Is Facebook Really Censoring Search When It Suits Them?

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Earlier this month I wrote a blog post showing that a search for presidential candidate “Ron Paul” in Facebook Groups yields zero results. Facebook blamed the problem on a bug (unofficially, via comments by employees to that post), which was later corrected.

But a new issue may be harder to explain. On Tuesday, scores of mainstream press organizations (see WSJ, NYT, LATimes, CNET, AP, etc.). and bloggers reported on a privacy issue around part of Facebook’s new advertising platform.

MoveOn.org was leading the charge, and created a petition to demand Facebook not disclose personal information about a user without their explicit consent.

But now a side story is developing around the issue that relates to search censoring, again, at Facebook. Naturally all the press on the issue led people to go to Facebook to find the group MoveOn set up to organize their opposition to Facebook’s current privacy policy on this issue.

The group, which now has over 12,000 members, could not be located via search. Yesterday a search in Facebook Groups for “Privacy” began to return an error message saying “search is currently unavailable” (see image to right). But at the same time, searches for any other term yielded normal results.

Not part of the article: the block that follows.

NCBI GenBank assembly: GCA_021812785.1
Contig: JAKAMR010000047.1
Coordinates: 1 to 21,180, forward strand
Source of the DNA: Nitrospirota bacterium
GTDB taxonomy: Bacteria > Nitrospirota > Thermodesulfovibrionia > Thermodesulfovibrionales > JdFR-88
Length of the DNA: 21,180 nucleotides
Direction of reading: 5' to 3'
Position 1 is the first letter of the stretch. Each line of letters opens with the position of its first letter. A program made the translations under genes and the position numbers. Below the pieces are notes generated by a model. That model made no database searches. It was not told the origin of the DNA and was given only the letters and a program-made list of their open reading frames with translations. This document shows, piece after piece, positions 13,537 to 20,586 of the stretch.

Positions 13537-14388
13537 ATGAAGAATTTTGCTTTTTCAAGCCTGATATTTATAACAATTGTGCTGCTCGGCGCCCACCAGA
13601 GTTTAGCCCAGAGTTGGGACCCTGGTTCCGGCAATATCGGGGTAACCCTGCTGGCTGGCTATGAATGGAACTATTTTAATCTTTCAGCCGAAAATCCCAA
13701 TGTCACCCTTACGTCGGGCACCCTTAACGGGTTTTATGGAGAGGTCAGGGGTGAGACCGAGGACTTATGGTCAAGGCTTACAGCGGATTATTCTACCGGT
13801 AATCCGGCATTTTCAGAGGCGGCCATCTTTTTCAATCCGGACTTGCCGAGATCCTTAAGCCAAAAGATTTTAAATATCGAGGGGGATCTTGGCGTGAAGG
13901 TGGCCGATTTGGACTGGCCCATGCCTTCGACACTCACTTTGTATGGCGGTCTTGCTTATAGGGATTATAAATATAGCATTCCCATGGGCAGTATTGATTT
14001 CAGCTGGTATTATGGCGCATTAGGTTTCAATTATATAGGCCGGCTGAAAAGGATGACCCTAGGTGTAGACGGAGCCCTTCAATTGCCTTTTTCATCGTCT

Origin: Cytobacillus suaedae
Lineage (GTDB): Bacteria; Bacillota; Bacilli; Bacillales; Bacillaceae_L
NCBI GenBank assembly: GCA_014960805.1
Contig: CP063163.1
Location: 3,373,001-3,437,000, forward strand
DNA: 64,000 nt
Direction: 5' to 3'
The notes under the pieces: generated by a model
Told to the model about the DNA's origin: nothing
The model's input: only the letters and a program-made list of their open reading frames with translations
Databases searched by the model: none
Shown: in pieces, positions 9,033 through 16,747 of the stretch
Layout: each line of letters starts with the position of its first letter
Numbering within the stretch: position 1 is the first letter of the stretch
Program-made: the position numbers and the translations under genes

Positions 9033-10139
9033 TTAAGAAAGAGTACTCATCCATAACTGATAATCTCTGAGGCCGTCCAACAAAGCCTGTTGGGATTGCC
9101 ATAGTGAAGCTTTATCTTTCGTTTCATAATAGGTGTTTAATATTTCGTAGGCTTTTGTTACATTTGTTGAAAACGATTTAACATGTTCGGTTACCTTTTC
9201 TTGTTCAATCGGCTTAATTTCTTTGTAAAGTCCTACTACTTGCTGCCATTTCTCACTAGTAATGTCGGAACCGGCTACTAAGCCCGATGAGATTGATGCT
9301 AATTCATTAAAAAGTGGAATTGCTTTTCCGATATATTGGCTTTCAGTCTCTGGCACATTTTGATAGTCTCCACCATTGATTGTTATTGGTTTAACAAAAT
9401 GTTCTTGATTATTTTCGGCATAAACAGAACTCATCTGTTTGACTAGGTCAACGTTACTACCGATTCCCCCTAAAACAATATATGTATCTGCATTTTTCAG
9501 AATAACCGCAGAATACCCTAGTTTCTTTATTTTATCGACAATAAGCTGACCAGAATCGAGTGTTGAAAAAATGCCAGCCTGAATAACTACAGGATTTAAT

Later search began working again, but the MoveOn Group was not included in the results even though it clearly had the term “privacy” in the title. A filtered search yielded seventeen results, but only sixteen could be viewed. The MoveOn group was likely the seventeenth, unseen result. See bottom image below.

MoveOn contacted Facebook to complain, and the search is now working. Facebook has not responded to a request for comment sent yesterday on why this may have happened, although we are in the middle of the Thanksgiving holiday.

MoveOn’s Adam Green, who alerted us of the issue, had this to say:

Facebook has the potential to revolutionize how we communicate with each other and organize around issues together in a 21st century democracy. But to succeed, they need the trust of their users. That trust will be undercut if they continue to put the wish lists of corporate advertisers ahead of the privacy interests of their users. It would also be undercut if it turned out our group was intentionally hidden from Facebook users — as opposed to it being an accident.

We’ll see if Facebook responds at all, and if they blame this on a bug as well.

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